Draft Talk

Fleener is considered the draft's best tight end.

Have you noticed the perception of the tight end position changing dramatically in just the last year, and how does it affect you and the other prospects?
Fleener: The guys that played in the NFL this year, the Jimmy Graham's the Gronkowski's of the world, have really done our class of tight ends a favor this year. I can't say enough about the guys that have already played and I hope to one day go play just like that.

Is there anything you've picked up from watching those guys to help your own game?
Fleener: When you watch film on those guys, I like to take the positive and the negative, and kind of pick and choose and see what I can learn from that. ... That's something that I need to do more of, film study on guys that I look up to. It's just more of watching as a fan, but (I) really notice the tight end position.

How much did your offense at Stanford resemble the ones you see on Sundays?
Fleener: I think everyone realized that Stanford was a run-first team and threw off of that using play action, so when we can run the ball effectively we do it, and when we have to pass we pass, so that's how it went. I think our staff carried on the same offense that coach (Jim) Harbaugh's staff left and essentially we ran the same offense. I think there are always tweaks that you make depending on the team that you're playing, the personnel that you're going against, but it's one of those things that the base concepts pretty much stay the same.

And that meant, more often than not, featuring yourself with other tight ends on the field at the same time?
Fleener: Quite a bit. Our offensive coordinator and offensive coaches did a real good job of utilizing the talent that we had at the tight end position. We had some young guys (who) played real well, who probably will be here in the next couple of years. It was great for me to have them on my team and for the coaches to put us in a position to be successful. I think it's tough on defenses to figure out: Are we going to run the ball, because we can with three big guys up there? Or are we going to pass the ball? You create mismatches and it's tough for a defense to cover.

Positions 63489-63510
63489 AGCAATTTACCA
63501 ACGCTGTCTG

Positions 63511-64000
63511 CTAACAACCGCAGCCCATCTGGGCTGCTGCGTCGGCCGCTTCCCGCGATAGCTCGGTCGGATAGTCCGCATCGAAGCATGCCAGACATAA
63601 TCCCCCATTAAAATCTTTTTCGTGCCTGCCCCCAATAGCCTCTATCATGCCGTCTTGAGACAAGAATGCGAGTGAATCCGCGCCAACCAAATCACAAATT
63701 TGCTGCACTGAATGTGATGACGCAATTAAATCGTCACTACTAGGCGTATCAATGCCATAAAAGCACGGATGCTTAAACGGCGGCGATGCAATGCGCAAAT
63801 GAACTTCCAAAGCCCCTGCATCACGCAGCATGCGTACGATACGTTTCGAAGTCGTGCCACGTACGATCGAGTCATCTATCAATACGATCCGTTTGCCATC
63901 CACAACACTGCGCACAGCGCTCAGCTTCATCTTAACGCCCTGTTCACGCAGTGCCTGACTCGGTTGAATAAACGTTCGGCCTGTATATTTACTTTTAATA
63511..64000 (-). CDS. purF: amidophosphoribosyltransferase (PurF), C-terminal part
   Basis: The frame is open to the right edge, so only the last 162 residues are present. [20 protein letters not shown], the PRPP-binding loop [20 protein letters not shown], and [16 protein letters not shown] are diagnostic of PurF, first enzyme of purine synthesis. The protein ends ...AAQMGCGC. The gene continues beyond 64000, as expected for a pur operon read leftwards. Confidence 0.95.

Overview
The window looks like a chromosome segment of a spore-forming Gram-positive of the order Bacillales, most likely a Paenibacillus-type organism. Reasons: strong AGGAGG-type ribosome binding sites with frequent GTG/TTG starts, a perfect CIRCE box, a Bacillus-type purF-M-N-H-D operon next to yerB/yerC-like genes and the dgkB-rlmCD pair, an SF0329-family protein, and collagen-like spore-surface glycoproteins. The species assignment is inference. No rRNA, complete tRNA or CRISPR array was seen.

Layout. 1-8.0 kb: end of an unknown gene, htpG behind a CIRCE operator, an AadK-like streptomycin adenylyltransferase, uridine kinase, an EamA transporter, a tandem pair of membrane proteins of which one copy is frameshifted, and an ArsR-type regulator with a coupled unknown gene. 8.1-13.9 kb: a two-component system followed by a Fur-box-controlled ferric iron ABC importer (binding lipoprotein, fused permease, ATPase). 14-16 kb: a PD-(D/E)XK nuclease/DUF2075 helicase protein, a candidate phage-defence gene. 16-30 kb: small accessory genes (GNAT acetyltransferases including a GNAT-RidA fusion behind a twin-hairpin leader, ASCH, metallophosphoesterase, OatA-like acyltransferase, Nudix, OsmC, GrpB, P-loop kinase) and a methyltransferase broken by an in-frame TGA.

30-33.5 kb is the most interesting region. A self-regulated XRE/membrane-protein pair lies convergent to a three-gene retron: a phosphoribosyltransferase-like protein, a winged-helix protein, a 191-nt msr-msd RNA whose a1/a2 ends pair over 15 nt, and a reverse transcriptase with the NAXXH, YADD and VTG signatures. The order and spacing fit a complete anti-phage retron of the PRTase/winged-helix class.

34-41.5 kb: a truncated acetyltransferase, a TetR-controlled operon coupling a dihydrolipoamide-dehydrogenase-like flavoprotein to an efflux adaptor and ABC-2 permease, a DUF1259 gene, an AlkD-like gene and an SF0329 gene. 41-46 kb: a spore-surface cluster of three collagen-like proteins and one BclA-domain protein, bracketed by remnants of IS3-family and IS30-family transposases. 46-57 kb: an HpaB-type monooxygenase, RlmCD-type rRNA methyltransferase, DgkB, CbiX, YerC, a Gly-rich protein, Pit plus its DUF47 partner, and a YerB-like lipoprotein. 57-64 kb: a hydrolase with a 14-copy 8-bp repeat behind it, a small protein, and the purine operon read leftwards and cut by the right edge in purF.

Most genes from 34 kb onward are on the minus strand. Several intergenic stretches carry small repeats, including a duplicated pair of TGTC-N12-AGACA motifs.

That could be helpful if you wind up in an offense that uses the two-tight set predominantly. Do you think that could be your role?
Fleener: That's yet to be decided. I'd like to do anything I can to help the team win. If that means just running routes, just blocking, just playing special teams, I want to help the team win, so that's really going to be a coach's decision.

Aside from the offense that was run, what did it mean to you to play at Stanford?
Fleener: I wanted to play great football. There's no doubt about that. I think coach Harbaugh, his enthusiasm led me to believe that we were going to be a great football team. But to have a backup plan and a Stanford education is not a bad thing. ... One of the biggest things I'm proud of in going to Stanford is taking a team that was 1-11 and helping to turn that around to two straight BCS games. The coaching staff just did an awesome job bringing in a great bunch of recruits, so I think for years to come they're going to be a pretty good team.

It didn't hurt having Andrew Luck at quarterback, right?
Fleener: Oh, absolutely. It was more than a daily thing. It was kind of ... you'd watch film after practice and just be in awe. The best player I've played with and played against. An unbelievable guy as well. It's not just his skills on the field, but he's a really great guy off as well. Andrew's redshirt year, he was on scout team and threw the ball from one hash all the way across the field on a rope and at that point we all kind of went, "Wow, this kid's for real." His freshman year you could definitely see the potential, and as he grew to become more polished, he's what you see today.

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